What’s in a funeral

A funeral is made up of 2 elements, the Ceremony and the Disposal-Repose of the remains :

  1. It is normally best to be clear on the Disposal-Repose first, with the options being :
    • Burial – Traditional, Natural or Woodland.
    • Cremation –  Gas (all current Crematoria in Ireland, Electric or Water).
    • Other such as Organic Dispersal, but these are not yet available in Ireland.
  2. Then it will be easier to plan the Service / Ceremony / Celebration of Life.

The Fee’s with the Funeral Director for the Funeral itself have categories:

  1. Funeral Director Package :
    • Typically includes the Removal of the deceased from the place of death, coffin, hearse to ceremony & repose, FD professional fees for the co-ordination and arrangement of all elements.
    • Embalming, Dressing & Preparation, Additional movements may or may not be included
    • Also some funeral directors may breakdown the costs so that all parts are itemized.
  2. Disbursements (or 3rd party costs) -purchase of a grave, grave opening, grave registration, doctors & coroners fee’s, flowers, media announcements, music and offerings to the church are re-charged on a pass through basis (with no mark up).

Where cost is an issue it is worth noting that there are extra costs around Funerals on weekends and Bank holidays that can be avoided by waiting until the next working day. It is also worth discussing detailed costs with the funeral director in advance to avoid a situation which neither party wants when it comes to payment ~1 month after the funeral.

Increasingly Funeral directors are offering a broader range of services. There is an increasing movement away from a set ceremony which acknowledges the death of the person to a celebration of their life. However everyone’s circumstances are different and if little discussion has taken place in advance, and with the relatively short time from death to the funeral there is still a general tendency to go with the traditional.

To organize the funeral you will need to :

  1. Let people know of the death (family, friends and others your loved one shared interests and time with), but ask for help in this regard
  2. Select a Funeral Director.
  3. As per the ‘Wishes’ document the details of the arrangements will need to be worked through. The norm for a funeral to take place is 2-4 days after death. However there is no rush so please don’t feel under additional pressure in this regard.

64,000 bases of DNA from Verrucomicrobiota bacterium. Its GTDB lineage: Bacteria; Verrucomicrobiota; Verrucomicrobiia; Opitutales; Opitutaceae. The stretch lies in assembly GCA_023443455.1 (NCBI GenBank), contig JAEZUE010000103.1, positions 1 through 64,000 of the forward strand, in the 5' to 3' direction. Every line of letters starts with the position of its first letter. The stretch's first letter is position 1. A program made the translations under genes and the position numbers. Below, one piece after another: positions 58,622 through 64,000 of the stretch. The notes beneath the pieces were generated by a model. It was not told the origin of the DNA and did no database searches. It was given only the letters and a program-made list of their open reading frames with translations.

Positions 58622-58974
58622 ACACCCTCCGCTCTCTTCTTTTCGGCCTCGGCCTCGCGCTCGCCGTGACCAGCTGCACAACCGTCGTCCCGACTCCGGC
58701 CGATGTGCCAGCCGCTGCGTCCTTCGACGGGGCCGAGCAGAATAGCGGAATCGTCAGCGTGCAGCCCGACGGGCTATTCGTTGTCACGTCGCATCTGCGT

4. Decide on other elements, the location and also how private the family home will be. Wake, viewing or removal
  5. Fix the location/s, dates and times.
  6. Your funeral director can help on the media side (RIP.ie / Newspapers / Radio /etc..)
  7. Depending on the location of service/ceremony, work through with some or all of
    1. Funeral team from the place of worship.
    2. Funeral Director
    3. Celebrant
  8. Decide on who will Eulogise the deceased.
  9. Pick out clothes for the deceased and items to place on the coffin.
  10. Decide on who take the active roles in the service
  11. Whether people will disperse or have refreshments with some/all of the mourners

Due to COVID the 2021 census moved to Sunday 3rd April 2022. With this information not yet being available the previous census information from 2016 is used below. Indeed since approximately 30% of funerals have no religious element then the table below is not an indication of people’s choice for their funeral.

ReligionNumber %
NO religion 451,9419.6%
Christian 3,992,79185.1%
Anglican(IncI Church of Ireland )126,4142.6%
Orthodox 62,1871.3%
Presbyterian 24,2110.5%
Hindu 13,7290.3%
Total population 4,689,921

Non-Religious / Religious Funeral:


A Muslim funeral is known as a “Janazah” and is typically conducted within 24 hours…


Christian funerals are bespoke services, tailored to meet the needs of the Christian faith. Christians…


A civil funeral is one which reflects the wishes, beliefs and values of the deceased…

Non Religious – HumanisT or Atheist FUNERALS

Humanism is a philosophy of life that, without theism or other supernatural beliefs, affirms the ability and responsibility to lead ethical lives of…


Hindus believe in the rebirth and reincarnation of souls. According to Hinduism, when the physical…


Buddhists believe death is part of the cycle known as saṃsāra, in which a Buddhist’s…


Sikhs believe in transmigration (karma) of the soul and that death is a natural part…


Jewish tradition teaches that human beings are created in the image of God, which is…